By 1980 Reid had been cleared of Agosto’s allegations by the Carter Justice Department (then also in the process of bringing about virtually no successful prosecutions in Billygate, Koreagate, ABSCAM, BCCI, or the investigation of cocaine use by Treasury Secretary Hamilton Jordan). Since then Reid has received contributions from various donors connected with the gambling industry, including:
--Moe Dalitz, associated with the Cleveland mob, the Desert Inn, the Stardust Resort & Casino, and Rancho La Costa.
--Irwin Molasky and Merv Adelson, who partnered with Dalitz in developing Rancho La Costa but deny any criminal associations.
--Morris Shenker, an attorney associated with the St. Louis Mafia, Meyer Lansky, Jimmy Hoffa, and the Dunes Hotel.
--Paul Lowden, who after purchasing the Hacienda in 1977 from Argent Corporation purchased the Sahara Resort and Casino in 1982 from Del Webb.
--Ed and Fred Doumani, associated with the Tropicana Hotel, the El Morocco casino, Agosto, and Joey Cusumano, former lieutenant of Chicago Mafia representative Anthony Spilotro; Agosto’s infiltration of the Tropicana was facilitated in 1975 when the Chicago and Kansas City Mafia families conspired to block a Teamsters Central States Pension Fund loan to the Doumanis; when Argent Corporation’s gambling license was revoked in 1979 Argent initially agreed to sell its holdings to the Doumanis; later in 1983 the Doumanis loaned funds to the now-bankrupt Agosto.
--Bart Rizzolo, who along with his son Rick Rizzolo operates the Crazy Horse Too strip club; associated with the Doumanis and Joey Cusumano.
--Kirk Kerkorian, owner at various times of Caesar’s Palace (built with financing from the Teamsters Central States Pension Fund), the Flamingo Hotel (sold in 1970 to the Hilton Hotels Corporation, partly financed in the 1940s by Henry Crown, who also financed Chicago mob associate Jacob Arvey, and later associated with mob lawyer Sidney Korshak), and the MGM Grand Hotel and Casino (built on the heels of Kerkorian’s acquisition of controlling MGM shares from Edgar Bronfman, son of Lansky bootlegging associate Samuel Bronfman; Bronfman’s son Edgar Jr. has also been a Reid contributor).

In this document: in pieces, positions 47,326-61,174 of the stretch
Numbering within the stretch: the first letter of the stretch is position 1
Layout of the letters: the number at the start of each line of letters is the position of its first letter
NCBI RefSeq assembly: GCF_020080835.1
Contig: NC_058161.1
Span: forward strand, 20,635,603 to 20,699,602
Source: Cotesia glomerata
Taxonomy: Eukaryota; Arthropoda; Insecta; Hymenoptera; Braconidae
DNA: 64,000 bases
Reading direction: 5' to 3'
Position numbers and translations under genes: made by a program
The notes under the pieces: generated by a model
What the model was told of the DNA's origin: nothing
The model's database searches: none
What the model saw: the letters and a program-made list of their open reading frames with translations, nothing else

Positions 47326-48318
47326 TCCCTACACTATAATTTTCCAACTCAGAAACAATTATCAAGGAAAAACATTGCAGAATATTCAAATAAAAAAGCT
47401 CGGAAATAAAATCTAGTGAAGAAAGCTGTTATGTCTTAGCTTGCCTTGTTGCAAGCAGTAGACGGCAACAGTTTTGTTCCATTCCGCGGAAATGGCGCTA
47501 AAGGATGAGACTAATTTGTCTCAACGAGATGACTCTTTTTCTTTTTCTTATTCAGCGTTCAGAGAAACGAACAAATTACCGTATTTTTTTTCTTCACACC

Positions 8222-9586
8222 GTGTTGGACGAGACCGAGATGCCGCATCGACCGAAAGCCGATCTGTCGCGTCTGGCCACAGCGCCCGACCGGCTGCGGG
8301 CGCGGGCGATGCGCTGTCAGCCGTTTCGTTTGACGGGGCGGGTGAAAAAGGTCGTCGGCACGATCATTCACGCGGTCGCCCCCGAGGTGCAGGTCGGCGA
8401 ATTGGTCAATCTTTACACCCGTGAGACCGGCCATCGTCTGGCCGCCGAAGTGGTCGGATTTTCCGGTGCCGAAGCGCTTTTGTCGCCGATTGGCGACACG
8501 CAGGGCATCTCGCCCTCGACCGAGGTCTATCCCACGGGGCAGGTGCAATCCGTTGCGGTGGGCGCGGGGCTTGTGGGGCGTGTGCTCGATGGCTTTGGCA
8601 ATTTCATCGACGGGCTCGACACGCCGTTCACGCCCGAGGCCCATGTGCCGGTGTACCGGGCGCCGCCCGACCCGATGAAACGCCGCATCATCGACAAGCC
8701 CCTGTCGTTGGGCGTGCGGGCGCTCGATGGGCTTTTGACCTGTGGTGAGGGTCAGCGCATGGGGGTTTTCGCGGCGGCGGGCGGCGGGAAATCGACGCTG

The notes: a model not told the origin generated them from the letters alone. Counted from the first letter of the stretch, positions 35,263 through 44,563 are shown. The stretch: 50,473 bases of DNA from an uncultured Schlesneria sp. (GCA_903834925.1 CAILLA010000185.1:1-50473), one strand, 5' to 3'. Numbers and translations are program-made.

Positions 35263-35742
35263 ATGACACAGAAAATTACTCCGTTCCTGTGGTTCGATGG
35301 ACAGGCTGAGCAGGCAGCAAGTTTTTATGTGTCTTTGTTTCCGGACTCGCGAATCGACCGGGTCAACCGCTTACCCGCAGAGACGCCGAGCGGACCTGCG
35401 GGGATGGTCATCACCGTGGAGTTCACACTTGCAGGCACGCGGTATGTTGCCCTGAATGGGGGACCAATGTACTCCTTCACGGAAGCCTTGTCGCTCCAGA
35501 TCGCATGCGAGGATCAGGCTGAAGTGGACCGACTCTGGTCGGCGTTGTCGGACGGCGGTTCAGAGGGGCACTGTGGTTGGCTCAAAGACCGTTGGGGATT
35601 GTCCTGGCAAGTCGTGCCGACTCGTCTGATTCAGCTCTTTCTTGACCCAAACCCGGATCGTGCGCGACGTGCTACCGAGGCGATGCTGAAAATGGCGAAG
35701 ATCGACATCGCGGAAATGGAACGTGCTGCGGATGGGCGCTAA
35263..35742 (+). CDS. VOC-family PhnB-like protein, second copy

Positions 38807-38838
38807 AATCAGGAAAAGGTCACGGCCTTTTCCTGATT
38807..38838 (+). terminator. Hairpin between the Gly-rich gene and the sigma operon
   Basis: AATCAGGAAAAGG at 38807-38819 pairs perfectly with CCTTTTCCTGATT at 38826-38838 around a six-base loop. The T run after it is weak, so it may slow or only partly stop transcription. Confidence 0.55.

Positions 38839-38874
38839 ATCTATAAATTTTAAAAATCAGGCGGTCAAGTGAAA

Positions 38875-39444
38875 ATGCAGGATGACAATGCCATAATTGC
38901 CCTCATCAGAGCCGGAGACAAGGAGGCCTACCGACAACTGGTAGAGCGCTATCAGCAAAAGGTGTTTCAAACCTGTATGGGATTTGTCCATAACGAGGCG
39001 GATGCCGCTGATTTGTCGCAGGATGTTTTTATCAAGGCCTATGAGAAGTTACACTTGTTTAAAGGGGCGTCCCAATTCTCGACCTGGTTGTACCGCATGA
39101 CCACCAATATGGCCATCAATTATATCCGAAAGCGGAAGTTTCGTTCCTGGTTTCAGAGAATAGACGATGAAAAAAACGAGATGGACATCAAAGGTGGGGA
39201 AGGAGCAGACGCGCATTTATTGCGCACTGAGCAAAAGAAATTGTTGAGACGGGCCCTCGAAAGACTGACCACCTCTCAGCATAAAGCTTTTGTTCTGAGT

--Steve Wynn, a casino developer who used profits from a 1970 deal involving Howard Hughes and Caesar’s Palace to purchase the Golden Nugget; described in a Scotland Yard report as a front man for New York’s Genovese Mafia family.
--Joseph Alioto, a San Francisco politician related to Milwaukee Mafia boss John Alioto; alleged by informer Jimmy “the Weasel” Fratianno to be associated with San Diego Mafia boss Frank “the Bomp” Bompensiero, a charge Alioto denied; implicated in the Koreagate Congressional bribe scandal.
--Tony Coelho, a corrupt former Congressman who in 1997 at the time of his donation to Reid was involved in a business venture with El Rancho, a Las Vegas casino formerly run by Ed Torres, an associate of Meyer Lansky.
While receiving donations from such sources, Reid has remained associated with the two attorneys involved in the Justice Department probe of Agosto’s allegations, Jay H. Brown and Oscar Goodman. Brown has been a regular contributor to Reid’s campaigns since 1982, and his law firm Singer & Brown lists Reid as a reference in one online profile. In January 2006 Reid and Goodman--now the Mayor of Las Vegas--discussed the possibility of Goodman running for Senate, with Reid describing Goodman to the press as “a very, very strong candidate”. Meanwhile Goodman had recently created a local scandal by throwing a party with a guest list which included Joey Cusumano, legally barred from Las Vegas casinos for his ties to the Chicago Mafia. Goodman’s open association with Cusumano was called by former Las Vegas FBI chief Bobby Siller “an embarrassment to the state, an embarrassment for Las Vegas and an embarrassment for gaming”. Another former Las Vegas FBI chief, Joseph Yablonsky, said of Goodman, “'Mob lawyer' is a title Goodman has relished and promoted over the years, although it's contradictory to his sporadic and inane denials that organized crime exists in the United States. The 'boys' in Chicago, Kansas City and elsewhere must be elated about their guy in Vegas. They're probably thinking 'we'll have some political juice there again.'”
Yablonsky’s last comment could also be applied to Harry Reid. So did Mr. Cleanface really kick the mob out of Las Vegas, or did he just help them move to Washington?
Why do have to come and talk shit about my Senator?
Bent over and spread'em, Harry.